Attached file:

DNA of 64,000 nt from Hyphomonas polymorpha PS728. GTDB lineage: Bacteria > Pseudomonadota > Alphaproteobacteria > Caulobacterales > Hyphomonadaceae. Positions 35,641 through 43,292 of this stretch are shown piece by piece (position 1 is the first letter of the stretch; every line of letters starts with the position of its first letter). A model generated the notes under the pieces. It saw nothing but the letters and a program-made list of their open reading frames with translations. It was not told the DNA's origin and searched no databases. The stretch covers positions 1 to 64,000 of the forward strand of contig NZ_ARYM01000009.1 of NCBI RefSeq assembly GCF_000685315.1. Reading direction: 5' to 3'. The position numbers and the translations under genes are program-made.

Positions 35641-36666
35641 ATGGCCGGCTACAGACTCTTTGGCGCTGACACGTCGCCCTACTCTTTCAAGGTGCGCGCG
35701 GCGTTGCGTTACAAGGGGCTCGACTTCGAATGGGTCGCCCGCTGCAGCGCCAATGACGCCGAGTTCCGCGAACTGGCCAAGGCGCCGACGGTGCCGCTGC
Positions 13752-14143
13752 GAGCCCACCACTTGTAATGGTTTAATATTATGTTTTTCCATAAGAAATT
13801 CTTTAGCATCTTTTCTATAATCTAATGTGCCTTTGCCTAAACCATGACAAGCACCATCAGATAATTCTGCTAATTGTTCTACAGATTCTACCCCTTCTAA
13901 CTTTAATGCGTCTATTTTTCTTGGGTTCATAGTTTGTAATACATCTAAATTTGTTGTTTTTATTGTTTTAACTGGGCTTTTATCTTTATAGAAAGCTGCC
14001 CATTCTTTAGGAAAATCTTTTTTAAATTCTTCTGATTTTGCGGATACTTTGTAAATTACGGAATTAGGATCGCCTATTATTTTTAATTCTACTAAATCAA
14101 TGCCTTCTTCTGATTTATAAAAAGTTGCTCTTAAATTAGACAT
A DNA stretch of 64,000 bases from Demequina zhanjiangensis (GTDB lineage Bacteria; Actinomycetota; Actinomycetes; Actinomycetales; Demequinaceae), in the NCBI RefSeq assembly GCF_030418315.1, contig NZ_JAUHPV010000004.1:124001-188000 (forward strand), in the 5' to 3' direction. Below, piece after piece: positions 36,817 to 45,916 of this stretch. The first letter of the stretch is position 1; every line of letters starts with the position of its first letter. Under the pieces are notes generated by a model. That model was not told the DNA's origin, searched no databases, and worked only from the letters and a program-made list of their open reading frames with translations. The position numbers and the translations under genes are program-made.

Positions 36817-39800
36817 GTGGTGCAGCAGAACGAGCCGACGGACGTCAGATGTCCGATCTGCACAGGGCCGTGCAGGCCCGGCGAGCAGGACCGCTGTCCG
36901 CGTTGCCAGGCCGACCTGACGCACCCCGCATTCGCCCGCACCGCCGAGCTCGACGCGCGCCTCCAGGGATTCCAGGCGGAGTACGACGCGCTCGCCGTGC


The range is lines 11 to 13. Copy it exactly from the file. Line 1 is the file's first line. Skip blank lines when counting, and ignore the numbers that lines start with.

A DNA stretch of 64,000 bases from Demequina zhanjiangensis (GTDB lineage Bacteria; Actinomycetota; Actinomycetes; Actinomycetales; Demequinaceae), in the NCBI RefSeq assembly GCF_030418315.1, contig NZ_JAUHPV010000004.1:124001-188000 (forward strand), in the 5' to 3' direction. Below, piece after piece: positions 36,817 to 45,916 of this stretch. The first letter of the stretch is position 1; every line of letters starts with the position of its first letter. Under the pieces are notes generated by a model. That model was not told the DNA's origin, searched no databases, and worked only from the letters and a program-made list of their open reading frames with translations. The position numbers and the translations under genes are program-made.

Positions 36817-39800
36817 GTGGTGCAGCAGAACGAGCCGACGGACGTCAGATGTCCGATCTGCACAGGGCCGTGCAGGCCCGGCGAGCAGGACCGCTGTCCG